Asking “what if” questions has led to some of the greatest business innovations in the world. Asking questions about how to solve global problems or societal issues is the first step to bringing resolve. Almost everything good “Doers” do in life has started with a question. Most of the doers I interact with are inquisitive, they ask questions, assess problems and solve for them. If you where to start your “doing” today, what questions would you ask?
I think one of the most important characteristics of Doers is their seemingly endless desire to learn. They have an inquisitive nature, they are constantly seeking knowledge. They are curious about everything. They are lightening fast in finding any factoid you can imagine, and just as quick when asking another series of questions about that fact.
The love of knowledge is a characteristic I always admire. For myself, I believe I have the curiosity gene, but because I always try to do to much I think I sometimes skip over critical and important facts. I usually end up having to go back a step and dig into things a bit deeper.
One of my favorite stories to tell (over and over, so excuse me if you’ve heard me talk about it before) is about “Doers” Tim and Bimla Starzl. Tim, an American entrepreneur, met his wife Bimla in a small village in Northern India and brought her back to the States. Her family was not happy about it, but 25 years later Tim would more than make up for it.
Tim thought he would go back to those villages in Northern India and ask what they felt was their greatest medical need, then bring back western medical technologies to resolve. He and Bimla went village to village, asking the villagers what was their biggest health problem that needed to be solved. As Tim explains it, it was like an Indiana Jones adventure.
The answer they found in each of those villages was amazingly the same. It was a disease that kills many children under 5––greater even than the number of childhood deaths caused by Aids, Measles and Malaria combined, and exceeded only by pneumonia. Do any of you know what it is? Diarrhea. Yes, infectious diarrhea. In fact, something so easily treatable here in the U.S. actually kills 2200 children per day in the developing world.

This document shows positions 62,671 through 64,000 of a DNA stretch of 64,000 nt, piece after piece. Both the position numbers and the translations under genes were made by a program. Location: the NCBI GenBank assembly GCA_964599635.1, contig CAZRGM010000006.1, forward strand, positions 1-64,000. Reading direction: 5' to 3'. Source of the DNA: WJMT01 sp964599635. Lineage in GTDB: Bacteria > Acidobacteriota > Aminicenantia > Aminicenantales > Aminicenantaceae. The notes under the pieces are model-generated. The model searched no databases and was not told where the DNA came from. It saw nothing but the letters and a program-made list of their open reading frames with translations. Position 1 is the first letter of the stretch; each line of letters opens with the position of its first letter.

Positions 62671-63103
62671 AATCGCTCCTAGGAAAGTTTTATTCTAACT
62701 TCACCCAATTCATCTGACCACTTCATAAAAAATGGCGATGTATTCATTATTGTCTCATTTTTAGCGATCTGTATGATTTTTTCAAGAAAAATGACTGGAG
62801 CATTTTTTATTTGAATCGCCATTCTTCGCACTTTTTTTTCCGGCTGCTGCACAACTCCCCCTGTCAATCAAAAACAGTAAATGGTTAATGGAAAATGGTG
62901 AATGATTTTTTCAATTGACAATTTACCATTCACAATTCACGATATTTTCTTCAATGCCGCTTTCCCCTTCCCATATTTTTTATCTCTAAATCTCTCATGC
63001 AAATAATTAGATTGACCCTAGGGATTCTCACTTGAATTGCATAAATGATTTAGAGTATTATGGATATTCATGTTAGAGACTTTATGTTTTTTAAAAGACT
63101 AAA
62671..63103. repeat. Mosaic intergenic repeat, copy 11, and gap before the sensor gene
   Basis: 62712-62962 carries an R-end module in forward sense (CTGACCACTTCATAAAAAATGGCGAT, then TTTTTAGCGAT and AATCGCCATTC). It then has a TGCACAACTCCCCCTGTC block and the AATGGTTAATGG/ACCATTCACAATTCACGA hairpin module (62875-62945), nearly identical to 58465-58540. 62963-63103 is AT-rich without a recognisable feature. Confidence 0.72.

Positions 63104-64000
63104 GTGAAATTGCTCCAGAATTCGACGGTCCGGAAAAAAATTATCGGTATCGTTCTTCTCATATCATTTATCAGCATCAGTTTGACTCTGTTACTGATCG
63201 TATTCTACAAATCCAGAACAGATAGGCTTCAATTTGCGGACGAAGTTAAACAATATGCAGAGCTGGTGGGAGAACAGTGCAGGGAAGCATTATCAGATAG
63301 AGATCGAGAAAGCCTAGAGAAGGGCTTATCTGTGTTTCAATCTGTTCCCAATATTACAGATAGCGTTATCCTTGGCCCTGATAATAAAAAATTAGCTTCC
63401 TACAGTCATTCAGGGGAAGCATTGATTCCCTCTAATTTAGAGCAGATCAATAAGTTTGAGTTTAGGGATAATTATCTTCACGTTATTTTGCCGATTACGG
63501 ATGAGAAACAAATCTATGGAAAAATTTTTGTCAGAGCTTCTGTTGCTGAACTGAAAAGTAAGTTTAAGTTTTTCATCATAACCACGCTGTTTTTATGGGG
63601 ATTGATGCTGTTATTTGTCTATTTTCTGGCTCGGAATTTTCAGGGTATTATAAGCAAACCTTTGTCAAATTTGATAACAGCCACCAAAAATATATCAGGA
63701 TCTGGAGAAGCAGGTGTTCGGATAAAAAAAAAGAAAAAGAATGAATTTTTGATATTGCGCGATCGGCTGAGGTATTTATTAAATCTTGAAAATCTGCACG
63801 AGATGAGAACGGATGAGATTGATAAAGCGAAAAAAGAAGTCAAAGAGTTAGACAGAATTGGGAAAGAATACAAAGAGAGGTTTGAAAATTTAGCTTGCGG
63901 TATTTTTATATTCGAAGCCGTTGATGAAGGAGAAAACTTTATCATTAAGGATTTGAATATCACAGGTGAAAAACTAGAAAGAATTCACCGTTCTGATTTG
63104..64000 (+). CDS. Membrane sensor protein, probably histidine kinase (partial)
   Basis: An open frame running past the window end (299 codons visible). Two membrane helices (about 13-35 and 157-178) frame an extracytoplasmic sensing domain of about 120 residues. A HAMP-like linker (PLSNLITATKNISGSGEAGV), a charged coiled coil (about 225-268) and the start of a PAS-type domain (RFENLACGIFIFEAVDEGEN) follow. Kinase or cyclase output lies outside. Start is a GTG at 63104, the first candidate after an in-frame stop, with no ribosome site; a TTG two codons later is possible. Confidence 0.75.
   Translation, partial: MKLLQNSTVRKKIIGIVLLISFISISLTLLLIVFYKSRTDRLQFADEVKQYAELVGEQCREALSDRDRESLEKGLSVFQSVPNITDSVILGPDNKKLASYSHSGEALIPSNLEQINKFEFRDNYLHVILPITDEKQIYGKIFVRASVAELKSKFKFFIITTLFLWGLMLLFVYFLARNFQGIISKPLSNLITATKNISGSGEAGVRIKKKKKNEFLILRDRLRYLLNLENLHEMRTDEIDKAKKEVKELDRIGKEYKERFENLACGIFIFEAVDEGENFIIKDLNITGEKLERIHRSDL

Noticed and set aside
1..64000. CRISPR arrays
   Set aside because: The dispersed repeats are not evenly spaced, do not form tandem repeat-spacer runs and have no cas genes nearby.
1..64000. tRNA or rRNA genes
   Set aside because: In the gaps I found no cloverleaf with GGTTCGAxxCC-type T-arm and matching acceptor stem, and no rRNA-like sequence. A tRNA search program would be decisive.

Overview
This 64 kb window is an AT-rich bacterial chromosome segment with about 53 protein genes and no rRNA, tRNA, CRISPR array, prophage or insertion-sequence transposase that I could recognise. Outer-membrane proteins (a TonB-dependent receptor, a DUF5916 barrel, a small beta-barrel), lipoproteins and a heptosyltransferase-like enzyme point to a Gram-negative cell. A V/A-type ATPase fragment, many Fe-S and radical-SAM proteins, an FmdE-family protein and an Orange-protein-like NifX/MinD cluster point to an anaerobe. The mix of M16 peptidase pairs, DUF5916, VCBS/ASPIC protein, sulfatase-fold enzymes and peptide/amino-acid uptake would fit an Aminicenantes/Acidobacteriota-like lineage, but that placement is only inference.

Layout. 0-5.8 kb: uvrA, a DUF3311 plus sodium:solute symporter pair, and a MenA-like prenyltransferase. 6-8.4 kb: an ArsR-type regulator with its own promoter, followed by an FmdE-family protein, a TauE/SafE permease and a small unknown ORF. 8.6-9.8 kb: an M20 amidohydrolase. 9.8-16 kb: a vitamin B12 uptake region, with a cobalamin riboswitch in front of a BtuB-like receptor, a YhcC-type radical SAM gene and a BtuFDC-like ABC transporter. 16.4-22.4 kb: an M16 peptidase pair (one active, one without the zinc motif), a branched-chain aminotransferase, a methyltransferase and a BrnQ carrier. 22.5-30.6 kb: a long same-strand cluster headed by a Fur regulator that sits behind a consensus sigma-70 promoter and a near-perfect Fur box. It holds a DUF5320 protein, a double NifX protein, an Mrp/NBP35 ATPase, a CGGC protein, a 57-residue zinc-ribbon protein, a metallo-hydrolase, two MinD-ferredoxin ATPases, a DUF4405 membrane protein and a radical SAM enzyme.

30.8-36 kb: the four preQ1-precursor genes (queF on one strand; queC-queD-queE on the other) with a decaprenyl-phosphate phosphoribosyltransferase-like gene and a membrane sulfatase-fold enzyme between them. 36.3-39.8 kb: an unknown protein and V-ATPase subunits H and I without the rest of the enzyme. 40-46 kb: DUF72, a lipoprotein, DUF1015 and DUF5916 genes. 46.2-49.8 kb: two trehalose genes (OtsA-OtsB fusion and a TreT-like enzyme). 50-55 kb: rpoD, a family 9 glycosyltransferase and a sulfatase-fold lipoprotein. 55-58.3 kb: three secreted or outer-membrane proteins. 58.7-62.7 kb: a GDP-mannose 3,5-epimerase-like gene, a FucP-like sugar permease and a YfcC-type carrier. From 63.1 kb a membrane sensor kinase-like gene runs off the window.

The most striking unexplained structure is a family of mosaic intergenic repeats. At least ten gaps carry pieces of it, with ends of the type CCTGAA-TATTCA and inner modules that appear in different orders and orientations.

Tim and Bimla where somewhat baffled by the answer and starting looking at western medicine for the solve. But there wasn’t an apparent solve at all. In fact Tim was perplexed and kept going to village after village to see if he was missing something. Then one day, it occurred to him that none of the children got diarrhea until they where older than 6 months. This fact kept Tim asking questions and digging in and his curiosity led to the conclusion that in these Indian villages, is was common practice to breast feed for 6 months.
That was his “Ah-ha!” moment.
Then Tim pursued to determine what could be in the breast milk that was making the children immune to infectious diarrhea. He studied other animals and their breast milk immune effect. It has taken almost 6 years, but the product that will solve this problem is perfected, clinically proven and shipping to those very villages in Northern India. The product made by Tim’s company, Pantheryx (the “Doing” part) is called DiaResQ. Tim has created a product that is now solving for infant deaths caused by infectious diarrhea.
It is an amazing story about an individual who wanted to give back, and it all started by asking questions––questions to the very people he wanted to help.
How curious are you? Do you ask the follow-up questions? Are you naturally challenged by everything you hear and see? Do you continue to pursue knowledge relentlessly?
If not, begin now asking questions, then follow-up questions. Almost every “doing” we encounter, whether tech-orientated or a physical product like DiaResQ, started with a question.